San Bernardino Mission History
By JOHN S. McGROARTY

t is fascinating to look back over a stretch of hundred years of time, a feat which San Bernardino is now enabled to do, having but recently celebrated with great splendor her existence as a century-old community. But this is the city's record in civilization only. She has another record still older. White men were in the valley of San Bernardino 136 years ago, and, by a slight stretch of the imagination, the place may be said to have been "discovered" 368 years ago.

Beginning with the record farthest back, we come upon the voyage of Juan Rodriguez Cabrillo to California in 1542. Cabrillo was a Portuguese navigator, able and daring, who succeeded in reaching our shores after at least two other sailors had failed in the attempt. He sailed under the Spanish flag in the service of a no less renowned personage than Cortez, the conqueror of the Aztecs. Cabrillo's expedition was fitted out in the "New Spain" of those days, which is the Old Mexico to today. His first landing in California was made at San Diego, where he spent six days. He then sailed north as far as Cape Mendocino where a storm drove him back to Santa Barbara, his ships putting in to the Isle of San Miguel where Cabrillo sickened and died.

On his voyage up the coast, Cabrillo visited the present harbor of San Pedro, which he named the "Bay of Smoke" because at that time the dried grasses on the surrounding hills were one vast flame of fire. But there can be no doubt that Cabrillo caught sight of Mts. San Bernardino and San Gorgonio from the waters of the ocean. No doubt, also, he made note of those majestic peaks as he sailed. Wherefore, it might be said that San Bernardino became know to white men full more than three centuries and a half ago.

Cabrillo, however, never set foot in San Bernardino, so we cannot count him as a visitor. It was not until the year 1774 that the first white man actually arrived in the land of the Guachamas, standing knee-deep in the wild flowers of the valley upon which still looks, as it did then, the mystic mountain of the Arrowhead. This white man was Juan de Anza, the famous Captain of Tubac, who blazed the first inland trail from Sonora to Monterey. Some day there should be erected a monument in Meadowbrook Park to Juan de Anza, the Captain of Tubac. He stands in history as the discoverer of San Bernardino.

It was a notable as well as a hazardous expedition which old Captain de Anza made through the San Bernardino Valley 136 years ago. It was no easy trick to start out from beyond the Colorado River and travel afoot and horseback all the way to Monterey in California. Few people would care to attempt the journey in that way even now, with all the water holes located, not to speak of the section houses and the civilized towns that are strung along the road. Captain Juan had none of these to depend on. It was an unknown country and a hard country to cross. It was filled with savages and sidewinders and God knows how many miles of blazing sands that were horrors of desolation.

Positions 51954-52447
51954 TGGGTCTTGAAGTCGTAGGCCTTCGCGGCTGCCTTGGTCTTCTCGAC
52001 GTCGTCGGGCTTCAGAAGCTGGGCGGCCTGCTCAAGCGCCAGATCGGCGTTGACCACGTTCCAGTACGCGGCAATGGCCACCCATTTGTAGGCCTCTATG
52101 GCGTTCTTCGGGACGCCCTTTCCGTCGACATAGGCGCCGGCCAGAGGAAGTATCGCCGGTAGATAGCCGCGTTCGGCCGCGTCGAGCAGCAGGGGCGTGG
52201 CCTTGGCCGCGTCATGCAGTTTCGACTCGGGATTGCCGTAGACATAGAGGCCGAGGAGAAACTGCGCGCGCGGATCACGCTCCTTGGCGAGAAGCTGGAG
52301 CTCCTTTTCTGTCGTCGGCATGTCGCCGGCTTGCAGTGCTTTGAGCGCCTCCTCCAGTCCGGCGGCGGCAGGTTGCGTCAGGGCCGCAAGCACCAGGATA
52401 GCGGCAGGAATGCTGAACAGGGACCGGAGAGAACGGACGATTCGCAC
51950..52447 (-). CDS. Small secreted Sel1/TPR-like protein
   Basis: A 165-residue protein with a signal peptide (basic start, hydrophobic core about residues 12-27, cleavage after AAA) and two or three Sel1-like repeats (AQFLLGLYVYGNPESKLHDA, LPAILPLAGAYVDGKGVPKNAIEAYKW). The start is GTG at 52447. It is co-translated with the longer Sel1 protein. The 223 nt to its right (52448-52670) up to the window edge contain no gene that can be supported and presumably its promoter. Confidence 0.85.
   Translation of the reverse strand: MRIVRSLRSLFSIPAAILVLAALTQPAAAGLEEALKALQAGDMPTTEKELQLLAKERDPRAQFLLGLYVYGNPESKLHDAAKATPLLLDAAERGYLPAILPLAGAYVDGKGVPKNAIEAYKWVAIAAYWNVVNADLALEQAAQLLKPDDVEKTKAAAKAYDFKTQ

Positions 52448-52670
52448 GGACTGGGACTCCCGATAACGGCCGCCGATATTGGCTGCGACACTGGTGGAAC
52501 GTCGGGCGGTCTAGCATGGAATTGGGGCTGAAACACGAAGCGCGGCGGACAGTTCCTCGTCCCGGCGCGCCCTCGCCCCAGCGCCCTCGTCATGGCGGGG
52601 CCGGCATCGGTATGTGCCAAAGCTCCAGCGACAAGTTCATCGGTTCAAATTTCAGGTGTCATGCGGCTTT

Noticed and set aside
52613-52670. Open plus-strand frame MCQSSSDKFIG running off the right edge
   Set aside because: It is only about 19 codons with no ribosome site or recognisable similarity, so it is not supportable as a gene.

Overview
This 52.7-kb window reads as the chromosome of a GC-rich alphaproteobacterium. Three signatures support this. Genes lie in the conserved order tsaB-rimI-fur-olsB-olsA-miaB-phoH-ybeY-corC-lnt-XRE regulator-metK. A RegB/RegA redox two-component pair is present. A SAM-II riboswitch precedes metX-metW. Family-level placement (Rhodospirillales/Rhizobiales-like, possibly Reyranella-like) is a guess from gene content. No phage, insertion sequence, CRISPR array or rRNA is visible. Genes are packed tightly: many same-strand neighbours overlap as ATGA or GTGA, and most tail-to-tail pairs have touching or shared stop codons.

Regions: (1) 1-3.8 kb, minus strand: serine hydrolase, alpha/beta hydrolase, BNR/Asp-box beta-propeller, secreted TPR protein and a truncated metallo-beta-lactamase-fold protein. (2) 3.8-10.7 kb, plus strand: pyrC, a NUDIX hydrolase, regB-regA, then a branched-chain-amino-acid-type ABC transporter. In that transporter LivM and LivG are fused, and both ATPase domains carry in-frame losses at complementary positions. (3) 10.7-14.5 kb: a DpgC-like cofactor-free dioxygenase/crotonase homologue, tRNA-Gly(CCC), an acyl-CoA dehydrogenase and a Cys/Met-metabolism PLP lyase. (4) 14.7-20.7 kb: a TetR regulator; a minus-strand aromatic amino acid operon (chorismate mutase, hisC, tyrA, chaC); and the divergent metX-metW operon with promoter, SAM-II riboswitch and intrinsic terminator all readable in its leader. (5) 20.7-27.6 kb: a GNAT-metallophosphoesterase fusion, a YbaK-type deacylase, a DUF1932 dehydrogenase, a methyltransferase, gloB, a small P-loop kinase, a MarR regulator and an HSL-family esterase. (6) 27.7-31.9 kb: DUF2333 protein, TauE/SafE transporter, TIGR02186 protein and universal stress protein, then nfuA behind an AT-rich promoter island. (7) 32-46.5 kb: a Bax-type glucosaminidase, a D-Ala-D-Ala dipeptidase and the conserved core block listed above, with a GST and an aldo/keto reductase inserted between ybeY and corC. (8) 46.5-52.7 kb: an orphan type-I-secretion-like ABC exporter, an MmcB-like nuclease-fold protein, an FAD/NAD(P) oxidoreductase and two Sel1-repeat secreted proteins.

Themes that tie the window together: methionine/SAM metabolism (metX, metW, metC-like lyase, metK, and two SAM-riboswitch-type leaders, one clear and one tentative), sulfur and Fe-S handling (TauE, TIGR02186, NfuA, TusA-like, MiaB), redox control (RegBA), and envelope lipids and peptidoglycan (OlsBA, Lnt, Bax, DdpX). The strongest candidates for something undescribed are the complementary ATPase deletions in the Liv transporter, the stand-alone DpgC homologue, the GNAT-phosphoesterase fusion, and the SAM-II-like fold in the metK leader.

Yet the Captain of Tubac made the journey in safety. He blazed the trail and put the desert on the map. With him on that memorable journey he had 240 men and women and 1050 beasts of different kinds. It is not recorded that he lost anybody or anything. The way he came into San Bernardino was exactly the way that the Southern Pacific Railroad comes into it now. But all that this brave old trail-blazer found when he reached the spot where now stands the good gray town of St. Bernard was a village of the Guachama Indians who must have been as greatly surprised to see him and his companions as we would be now to receive a visit from a band of Hottentots.

Up to the time of Captain de Anza's expedition, and for many years afterwards [sic], the Spaniards confined their

Showing the roof and construction of early
San Bernardino Mission

task of conquering and civilizing California entirely to the territory lying immediately along the ocean. They never ventured more than 30 miles inland, and they went as far as that only at one place. The Valley of San Bernardino and all the other great inland valleys were as an unknown country to the Conquistadors and the Franciscan Padres until shortly before the time Padre Dumetz came over from the San Gabriel and founded San Bernardino, May 20, 1810. But it is know that the Padres of San Gabriel had long had their thoughts on this Valley were dwelt the Guachamas and which was famed by all reports as "The Place of Plenty".